Photography Provided by Indy Parks
Broad Ripple Park, one of Indy Park’s signature destination parks, sees well over 300,000 visitors a year. In the past 16 years, they have offered 250 fitness & gymnastics classes and special programs per year through their family center, engaging 60,000 participants. So, it should come as no surprise that the family center, which was originally erected in 1983 as a library, is no longer able to serve the public in the way it once did.
“With the variety of programming we offer, the family center is bursting at the seams. We’ve simply outgrown the space,” says Linda Broadfoot, director of Indy Parks. Therefore, they decided to start some conversations with the public to determine what community members would like to change about the park or see in a new park.
“Knowing that we had a large park with a ton of different user groups, each with their own expectations for what they wanted to see, we entered into a robust public input and master planning process over the course of 2018,” Broadfoot adds.
And since they recognize that not everyone can attend public meetings, the planning team ventured out to the library, farmers market, dog park and more.
“We tried to find people where they were to get their input about what the future of their park should look like,” Broadfoot says.
What they heard was that people wanted a good mix of active and passive recreation. Some expressed that they would like to see improvement in the athletics facilities in the back of the park. Others wanted to keep as much of the natural space as possible. The renovation of the dog park was also a key item that the public insisted upon.
“The Broad Ripple dog park was the oldest, busiest and smallest dog park in our system,” Broadfoot says. “It was incredibly well-loved but definitely was showing the wear and tear of that love so we were thrilled to renovate it and reopen it this past summer to much fanfare.”
It now features an artificial turf infield, large hexagon shelter, new drinking fountain and a dog wash station.
Community members requested that Broad Ripple Park enhance aquatic experiences, offering both indoor and outdoor swimming options. People were also interested in event space.
“We’d like the plan to accommodate a farmer’s market or performance venue with perhaps a possibility of a reception area for weddings and other events that people could rent out,” says Julee Jacobs, senior planner of Indy Parks. “This beautiful new multipurpose space will overlook the river.”
And this was a key element — enhancing the connection to the river because, according to Broadfoot, a lot of people go to Broad Ripple Park and don’t even think about being on the river.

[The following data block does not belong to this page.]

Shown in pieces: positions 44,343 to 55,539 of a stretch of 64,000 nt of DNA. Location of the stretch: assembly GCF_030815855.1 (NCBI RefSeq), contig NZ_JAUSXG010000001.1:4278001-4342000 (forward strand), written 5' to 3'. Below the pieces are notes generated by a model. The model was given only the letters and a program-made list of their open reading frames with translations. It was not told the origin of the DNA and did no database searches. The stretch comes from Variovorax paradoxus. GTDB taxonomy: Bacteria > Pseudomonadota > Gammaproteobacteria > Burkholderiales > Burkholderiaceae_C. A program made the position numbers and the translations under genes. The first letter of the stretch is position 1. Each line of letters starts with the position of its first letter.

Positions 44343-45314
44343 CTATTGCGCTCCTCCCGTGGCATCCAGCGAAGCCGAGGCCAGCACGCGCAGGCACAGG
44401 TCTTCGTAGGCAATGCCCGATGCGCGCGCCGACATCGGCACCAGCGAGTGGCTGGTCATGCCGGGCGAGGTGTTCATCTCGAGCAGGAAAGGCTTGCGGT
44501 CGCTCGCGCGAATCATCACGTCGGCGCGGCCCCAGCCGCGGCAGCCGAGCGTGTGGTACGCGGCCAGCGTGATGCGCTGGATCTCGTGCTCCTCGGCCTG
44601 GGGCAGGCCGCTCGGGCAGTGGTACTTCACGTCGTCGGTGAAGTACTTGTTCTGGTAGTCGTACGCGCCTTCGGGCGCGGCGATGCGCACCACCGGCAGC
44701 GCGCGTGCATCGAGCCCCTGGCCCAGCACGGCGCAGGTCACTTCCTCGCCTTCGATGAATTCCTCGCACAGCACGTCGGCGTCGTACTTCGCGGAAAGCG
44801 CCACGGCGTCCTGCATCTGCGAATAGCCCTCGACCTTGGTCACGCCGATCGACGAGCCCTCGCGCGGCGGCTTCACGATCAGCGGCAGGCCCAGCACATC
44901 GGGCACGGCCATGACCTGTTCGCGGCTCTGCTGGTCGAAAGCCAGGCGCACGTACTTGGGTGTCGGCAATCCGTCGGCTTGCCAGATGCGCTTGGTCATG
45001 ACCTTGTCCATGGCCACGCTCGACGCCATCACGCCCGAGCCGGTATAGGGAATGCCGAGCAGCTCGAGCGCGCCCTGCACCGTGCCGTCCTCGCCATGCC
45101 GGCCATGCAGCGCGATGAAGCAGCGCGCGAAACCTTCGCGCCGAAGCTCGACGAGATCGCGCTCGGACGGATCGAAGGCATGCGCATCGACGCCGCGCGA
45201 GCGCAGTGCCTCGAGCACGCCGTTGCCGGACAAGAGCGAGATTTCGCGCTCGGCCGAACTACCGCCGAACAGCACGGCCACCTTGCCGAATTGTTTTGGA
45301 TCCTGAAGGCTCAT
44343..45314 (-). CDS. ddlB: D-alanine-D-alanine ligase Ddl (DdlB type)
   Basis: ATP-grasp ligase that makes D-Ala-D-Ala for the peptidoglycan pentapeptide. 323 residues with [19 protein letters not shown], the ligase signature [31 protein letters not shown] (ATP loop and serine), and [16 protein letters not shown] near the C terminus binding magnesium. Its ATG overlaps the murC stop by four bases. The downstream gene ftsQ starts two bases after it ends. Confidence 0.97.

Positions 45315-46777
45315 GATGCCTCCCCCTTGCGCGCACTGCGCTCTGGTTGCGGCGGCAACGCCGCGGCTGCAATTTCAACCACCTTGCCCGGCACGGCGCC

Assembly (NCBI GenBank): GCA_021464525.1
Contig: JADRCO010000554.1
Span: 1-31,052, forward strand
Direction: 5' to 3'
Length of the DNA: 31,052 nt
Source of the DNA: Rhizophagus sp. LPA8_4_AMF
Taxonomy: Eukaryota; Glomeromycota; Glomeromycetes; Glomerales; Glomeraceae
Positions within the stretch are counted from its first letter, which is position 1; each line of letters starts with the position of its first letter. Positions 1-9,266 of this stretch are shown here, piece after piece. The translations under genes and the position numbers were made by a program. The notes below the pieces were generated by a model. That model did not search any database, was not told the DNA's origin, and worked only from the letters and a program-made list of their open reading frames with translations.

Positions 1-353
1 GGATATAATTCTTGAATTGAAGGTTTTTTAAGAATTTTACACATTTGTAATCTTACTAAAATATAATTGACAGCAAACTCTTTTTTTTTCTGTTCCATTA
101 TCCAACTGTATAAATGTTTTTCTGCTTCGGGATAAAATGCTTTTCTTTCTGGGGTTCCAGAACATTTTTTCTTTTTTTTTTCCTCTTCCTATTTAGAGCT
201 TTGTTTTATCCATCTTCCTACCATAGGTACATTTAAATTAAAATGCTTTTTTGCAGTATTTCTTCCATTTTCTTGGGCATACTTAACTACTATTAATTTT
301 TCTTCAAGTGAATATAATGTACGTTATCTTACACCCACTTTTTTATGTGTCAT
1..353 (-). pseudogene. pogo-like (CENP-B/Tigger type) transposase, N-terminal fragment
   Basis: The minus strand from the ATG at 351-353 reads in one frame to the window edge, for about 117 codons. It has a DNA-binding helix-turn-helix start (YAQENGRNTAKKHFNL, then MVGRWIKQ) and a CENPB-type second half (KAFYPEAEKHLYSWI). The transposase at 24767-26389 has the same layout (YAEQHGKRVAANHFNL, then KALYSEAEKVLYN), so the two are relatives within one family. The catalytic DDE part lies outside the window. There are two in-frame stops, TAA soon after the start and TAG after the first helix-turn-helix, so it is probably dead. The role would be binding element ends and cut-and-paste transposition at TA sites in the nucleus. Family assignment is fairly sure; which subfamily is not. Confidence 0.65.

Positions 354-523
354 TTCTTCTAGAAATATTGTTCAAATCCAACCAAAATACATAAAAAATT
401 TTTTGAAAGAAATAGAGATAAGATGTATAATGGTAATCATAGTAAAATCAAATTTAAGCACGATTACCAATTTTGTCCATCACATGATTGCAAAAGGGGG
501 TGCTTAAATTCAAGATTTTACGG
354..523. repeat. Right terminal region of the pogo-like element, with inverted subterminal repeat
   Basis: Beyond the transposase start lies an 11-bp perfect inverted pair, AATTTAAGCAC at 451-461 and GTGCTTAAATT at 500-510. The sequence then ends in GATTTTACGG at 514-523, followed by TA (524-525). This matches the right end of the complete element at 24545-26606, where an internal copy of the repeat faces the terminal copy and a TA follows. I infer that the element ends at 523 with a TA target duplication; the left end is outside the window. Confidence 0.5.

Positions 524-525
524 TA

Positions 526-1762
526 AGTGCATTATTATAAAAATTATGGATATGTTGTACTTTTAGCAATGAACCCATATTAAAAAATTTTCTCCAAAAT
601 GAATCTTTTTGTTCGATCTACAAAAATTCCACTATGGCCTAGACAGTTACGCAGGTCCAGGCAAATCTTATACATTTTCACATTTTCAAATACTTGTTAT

Indy Parks partnered with Community Health Network to build the $20M, two-level family center because they want to be a leader in health & wellness in the area.
The facility, which is set to begin construction this spring, will offer a plethora of classes and programs and also include a gymnasium, group meeting space, children’s play area, and 15,000 sq. ft. health center. The new family center is scheduled to open by mid-summer 2021. The facility will afford the community with additional and more comprehensive programs.
“Just having a gym alone opens up such a wealth of multipurpose opportunities we haven’t had in that space,” says Don Colvin, deputy director of Indy Parks. “Basketball, volleyball and pickleball, not to mention dance and Zumba classes. Plus, we’ll have the indoor walking track around the top of the gym.”
Broadfoot maintains that the partnership with Community Health Network is going to be spectacular.
“Having a subordinate health care partner as a tenant in this space will help us support the creation and ongoing programming of this family center,” Broadfoot says. “It will allow us to serve our community and our neighbors in bigger and better ways. I’m excited to see what kind of programmatic elements come out of it.”
She makes clear, however, that the presence of Community Health Network does not mean that the park is now privatized.
“The land is park land and will always be park land,” she says. “It’s owned by the city and will always be owned by the city. I don’t want folks to worry that the introduction of a partner like Community Health means that the ethic of the park or the public access of the park is suddenly eroded. In fact, we’re trying to enhance how we serve.”
Tom McCain, President of the Friends of Broad Ripple Park, notes that the new family center will be a place where people, young and old, go to have fun, learn and get healthier.
“The proposed plan provides larger and more versatile programming space and the opportunity for expanded class offerings, while its restored riverbank, outdoor plaza and increased green space allow greater access to river views,” McCain says. “Hundreds of community members, both online and during several public meetings, asked for a new center during the 2018 Broad Ripple Park Master Plan, so this fulfills a wish voiced by many residents.”
Broadfoot, too, says she’s incredibly proud of this plan.
“Not everyone will love every element of the plan, but we have seen tremendous public support from a variety of places,” she says.